The aim of the new Multisensory Signals and Meanings research community is to advance the understanding of human communication and interaction mediated via vision and audition. We study these topics in vision, hearing and speech with a multidisciplinary approach, using methods of psychophysics, psycholinguistics, brain imaging and computational modeling. During the current evaluation period 2005-2010, research topics in vision include neural and perceptual interactions at early and intermediate processing levels of the visual system, planning and control of goal-directed hand movements based on visual information, and memory of visual features and shapes. Research topics in hearing, speech and language include the role of prosody, sentence structure and reference in spoken language processing, interaction of linguistic and visual information in discourse comprehension, mathematical modeling of hearing and modeling of speech production through high-quality naturalistic speech synthesis. In the future, the emphasis will shift to studying the interaction between sensory and motor systems in the extraction of meaning, thus merging these previously separate research fields.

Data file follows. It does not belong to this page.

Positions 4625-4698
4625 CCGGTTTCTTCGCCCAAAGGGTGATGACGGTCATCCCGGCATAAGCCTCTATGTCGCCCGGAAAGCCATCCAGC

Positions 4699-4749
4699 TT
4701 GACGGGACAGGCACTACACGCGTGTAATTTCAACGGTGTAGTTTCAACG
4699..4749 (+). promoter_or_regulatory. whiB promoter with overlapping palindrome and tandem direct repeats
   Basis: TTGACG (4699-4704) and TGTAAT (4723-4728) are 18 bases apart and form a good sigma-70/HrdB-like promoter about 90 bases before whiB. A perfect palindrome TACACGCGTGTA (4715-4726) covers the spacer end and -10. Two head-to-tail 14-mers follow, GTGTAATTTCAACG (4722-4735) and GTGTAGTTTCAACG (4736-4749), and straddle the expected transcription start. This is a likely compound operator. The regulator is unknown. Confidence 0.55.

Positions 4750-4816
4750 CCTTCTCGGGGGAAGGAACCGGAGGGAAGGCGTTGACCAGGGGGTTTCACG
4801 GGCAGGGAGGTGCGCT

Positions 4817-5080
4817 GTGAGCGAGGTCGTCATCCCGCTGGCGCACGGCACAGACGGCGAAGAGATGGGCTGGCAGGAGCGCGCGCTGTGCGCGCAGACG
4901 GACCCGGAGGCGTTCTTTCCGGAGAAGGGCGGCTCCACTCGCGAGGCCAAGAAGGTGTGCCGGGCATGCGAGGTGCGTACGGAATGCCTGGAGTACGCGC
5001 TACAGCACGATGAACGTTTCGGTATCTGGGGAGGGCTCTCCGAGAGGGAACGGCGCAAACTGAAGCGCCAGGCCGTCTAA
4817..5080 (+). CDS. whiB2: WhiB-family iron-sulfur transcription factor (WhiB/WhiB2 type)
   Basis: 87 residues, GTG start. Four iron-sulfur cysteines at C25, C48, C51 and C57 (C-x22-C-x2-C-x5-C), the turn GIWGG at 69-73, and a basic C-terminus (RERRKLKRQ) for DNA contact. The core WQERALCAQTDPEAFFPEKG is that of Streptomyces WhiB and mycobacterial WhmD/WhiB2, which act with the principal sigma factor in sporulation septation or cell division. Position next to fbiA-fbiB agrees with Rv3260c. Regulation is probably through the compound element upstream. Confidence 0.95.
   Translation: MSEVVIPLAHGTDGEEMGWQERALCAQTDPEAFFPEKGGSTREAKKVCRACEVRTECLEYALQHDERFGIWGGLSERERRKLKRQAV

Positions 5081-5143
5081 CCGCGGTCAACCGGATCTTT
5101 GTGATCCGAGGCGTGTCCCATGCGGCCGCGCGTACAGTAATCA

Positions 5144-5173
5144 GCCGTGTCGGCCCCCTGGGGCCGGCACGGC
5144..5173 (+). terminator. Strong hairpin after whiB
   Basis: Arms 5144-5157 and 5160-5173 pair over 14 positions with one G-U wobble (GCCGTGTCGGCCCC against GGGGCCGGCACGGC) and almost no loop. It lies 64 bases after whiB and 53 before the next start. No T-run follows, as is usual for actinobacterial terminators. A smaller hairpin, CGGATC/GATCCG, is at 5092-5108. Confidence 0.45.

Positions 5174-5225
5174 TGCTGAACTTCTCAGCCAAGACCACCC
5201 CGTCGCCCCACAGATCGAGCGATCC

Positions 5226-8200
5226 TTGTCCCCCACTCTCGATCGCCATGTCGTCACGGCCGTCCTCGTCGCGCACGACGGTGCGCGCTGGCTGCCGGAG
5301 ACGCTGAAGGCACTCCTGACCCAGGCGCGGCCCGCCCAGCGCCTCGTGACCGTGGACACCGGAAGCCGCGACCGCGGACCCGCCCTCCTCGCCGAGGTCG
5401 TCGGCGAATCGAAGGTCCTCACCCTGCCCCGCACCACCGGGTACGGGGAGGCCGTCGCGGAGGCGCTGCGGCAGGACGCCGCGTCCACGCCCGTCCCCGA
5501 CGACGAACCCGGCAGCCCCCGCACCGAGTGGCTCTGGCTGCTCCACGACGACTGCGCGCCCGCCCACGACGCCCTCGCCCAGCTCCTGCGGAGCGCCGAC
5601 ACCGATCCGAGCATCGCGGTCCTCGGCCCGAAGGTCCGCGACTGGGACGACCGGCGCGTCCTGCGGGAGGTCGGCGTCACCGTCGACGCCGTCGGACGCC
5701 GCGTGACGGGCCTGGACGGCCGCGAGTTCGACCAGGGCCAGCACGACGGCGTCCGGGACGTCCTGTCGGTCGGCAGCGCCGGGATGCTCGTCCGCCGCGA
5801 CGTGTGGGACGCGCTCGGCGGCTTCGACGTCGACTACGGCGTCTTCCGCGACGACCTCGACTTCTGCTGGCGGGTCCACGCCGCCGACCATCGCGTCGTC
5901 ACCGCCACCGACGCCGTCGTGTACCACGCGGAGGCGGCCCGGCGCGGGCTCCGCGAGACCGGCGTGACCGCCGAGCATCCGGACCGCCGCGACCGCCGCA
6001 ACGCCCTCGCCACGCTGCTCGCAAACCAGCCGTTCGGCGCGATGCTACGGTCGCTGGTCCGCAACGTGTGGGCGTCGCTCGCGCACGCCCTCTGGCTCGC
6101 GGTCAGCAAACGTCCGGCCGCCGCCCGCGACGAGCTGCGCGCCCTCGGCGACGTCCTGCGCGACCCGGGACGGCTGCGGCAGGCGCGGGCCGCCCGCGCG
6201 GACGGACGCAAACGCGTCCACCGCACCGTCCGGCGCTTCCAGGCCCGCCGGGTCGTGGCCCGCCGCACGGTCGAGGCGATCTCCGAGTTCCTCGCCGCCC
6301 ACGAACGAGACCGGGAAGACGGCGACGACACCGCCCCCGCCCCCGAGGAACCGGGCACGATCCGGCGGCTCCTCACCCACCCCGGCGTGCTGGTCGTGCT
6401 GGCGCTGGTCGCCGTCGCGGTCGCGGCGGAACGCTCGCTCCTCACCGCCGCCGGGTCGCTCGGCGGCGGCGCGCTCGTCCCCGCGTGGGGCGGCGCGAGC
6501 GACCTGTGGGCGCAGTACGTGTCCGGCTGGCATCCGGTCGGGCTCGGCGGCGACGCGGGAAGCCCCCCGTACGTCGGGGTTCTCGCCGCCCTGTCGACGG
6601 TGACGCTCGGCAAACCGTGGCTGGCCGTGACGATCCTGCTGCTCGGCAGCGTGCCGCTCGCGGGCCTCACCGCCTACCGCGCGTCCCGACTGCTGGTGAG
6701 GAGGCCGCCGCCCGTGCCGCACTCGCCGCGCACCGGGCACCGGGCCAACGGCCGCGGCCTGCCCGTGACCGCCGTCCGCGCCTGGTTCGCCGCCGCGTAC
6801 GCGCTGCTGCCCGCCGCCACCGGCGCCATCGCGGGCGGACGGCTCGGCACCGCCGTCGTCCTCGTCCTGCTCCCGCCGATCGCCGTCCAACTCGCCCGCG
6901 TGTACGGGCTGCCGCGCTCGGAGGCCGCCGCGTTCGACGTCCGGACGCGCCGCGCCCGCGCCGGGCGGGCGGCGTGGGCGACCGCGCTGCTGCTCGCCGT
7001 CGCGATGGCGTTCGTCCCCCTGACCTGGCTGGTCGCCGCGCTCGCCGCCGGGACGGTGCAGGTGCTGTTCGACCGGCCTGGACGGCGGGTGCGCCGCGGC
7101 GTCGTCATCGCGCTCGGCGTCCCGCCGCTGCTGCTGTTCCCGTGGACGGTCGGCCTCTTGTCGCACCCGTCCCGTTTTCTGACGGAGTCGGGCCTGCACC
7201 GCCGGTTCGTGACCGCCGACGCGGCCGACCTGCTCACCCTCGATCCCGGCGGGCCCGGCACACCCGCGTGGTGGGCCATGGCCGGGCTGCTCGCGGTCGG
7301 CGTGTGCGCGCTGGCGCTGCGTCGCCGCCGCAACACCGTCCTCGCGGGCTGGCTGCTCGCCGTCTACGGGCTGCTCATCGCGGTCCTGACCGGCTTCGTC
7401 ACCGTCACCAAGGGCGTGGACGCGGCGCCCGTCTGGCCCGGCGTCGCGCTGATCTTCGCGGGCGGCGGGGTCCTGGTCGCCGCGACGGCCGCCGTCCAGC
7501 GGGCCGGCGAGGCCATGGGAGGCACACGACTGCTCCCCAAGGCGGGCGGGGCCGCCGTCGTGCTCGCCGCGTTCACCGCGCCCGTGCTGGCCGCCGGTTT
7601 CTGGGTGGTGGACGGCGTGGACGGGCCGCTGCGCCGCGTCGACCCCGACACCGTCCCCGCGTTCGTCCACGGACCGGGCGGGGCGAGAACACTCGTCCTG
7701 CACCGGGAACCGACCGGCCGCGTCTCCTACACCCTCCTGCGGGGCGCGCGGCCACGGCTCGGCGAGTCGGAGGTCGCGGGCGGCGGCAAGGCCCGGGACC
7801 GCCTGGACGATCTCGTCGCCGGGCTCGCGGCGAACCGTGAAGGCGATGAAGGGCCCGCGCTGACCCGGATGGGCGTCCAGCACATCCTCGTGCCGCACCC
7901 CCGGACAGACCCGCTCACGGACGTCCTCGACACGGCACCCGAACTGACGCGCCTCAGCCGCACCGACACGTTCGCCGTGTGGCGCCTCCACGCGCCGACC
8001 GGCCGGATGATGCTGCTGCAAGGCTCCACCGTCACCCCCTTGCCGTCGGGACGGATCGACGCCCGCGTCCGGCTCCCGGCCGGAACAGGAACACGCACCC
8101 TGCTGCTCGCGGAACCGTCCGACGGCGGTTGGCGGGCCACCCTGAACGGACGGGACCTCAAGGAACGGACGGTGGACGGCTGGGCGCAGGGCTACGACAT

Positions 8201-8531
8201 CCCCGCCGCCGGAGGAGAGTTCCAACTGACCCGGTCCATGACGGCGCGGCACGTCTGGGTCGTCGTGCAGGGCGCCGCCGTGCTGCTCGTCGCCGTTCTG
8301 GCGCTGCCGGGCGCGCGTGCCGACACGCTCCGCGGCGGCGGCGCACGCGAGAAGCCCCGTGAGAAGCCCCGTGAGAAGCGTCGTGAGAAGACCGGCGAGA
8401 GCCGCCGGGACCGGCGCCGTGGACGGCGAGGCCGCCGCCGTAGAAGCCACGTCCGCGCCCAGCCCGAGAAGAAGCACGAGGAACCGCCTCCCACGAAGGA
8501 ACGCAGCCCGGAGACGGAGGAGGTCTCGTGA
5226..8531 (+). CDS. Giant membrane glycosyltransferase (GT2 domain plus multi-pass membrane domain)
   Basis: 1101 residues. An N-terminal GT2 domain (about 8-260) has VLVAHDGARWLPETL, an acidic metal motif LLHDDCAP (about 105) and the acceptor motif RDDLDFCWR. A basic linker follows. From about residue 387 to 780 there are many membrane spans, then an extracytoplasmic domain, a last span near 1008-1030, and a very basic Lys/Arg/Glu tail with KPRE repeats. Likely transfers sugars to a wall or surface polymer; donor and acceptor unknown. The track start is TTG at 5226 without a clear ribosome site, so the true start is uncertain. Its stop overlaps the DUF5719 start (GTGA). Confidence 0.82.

The doctoral students participate in the activities of the research community, e.g., seminars and dissemination of the research, as full members of the group. The multidisciplinary nature of the research entails that the students acquire knowledge and skills in various traditionally distinct areas, starting from signal processing and programming to understanding mental representations. Research training has a further emphasis on technical skills, so that having completed their studies, students are competent to independently carry out all phases of research from setting up the laboratory, designing and conducting experiments, to scientific publishing.
The research community combines the expertise of vision, hearing and language researchers to study information processing at different levels of human sensory and cognitive systems through experimentation and modeling in order to unravel how meaning emerges from the interplay between visual, auditory and motor signals in a multisensory environment.
Responsible person: Martti Vainio, Institute of Behavioural Sciences
Participation category: 4
|Effective start/end date||23/02/2011 → …|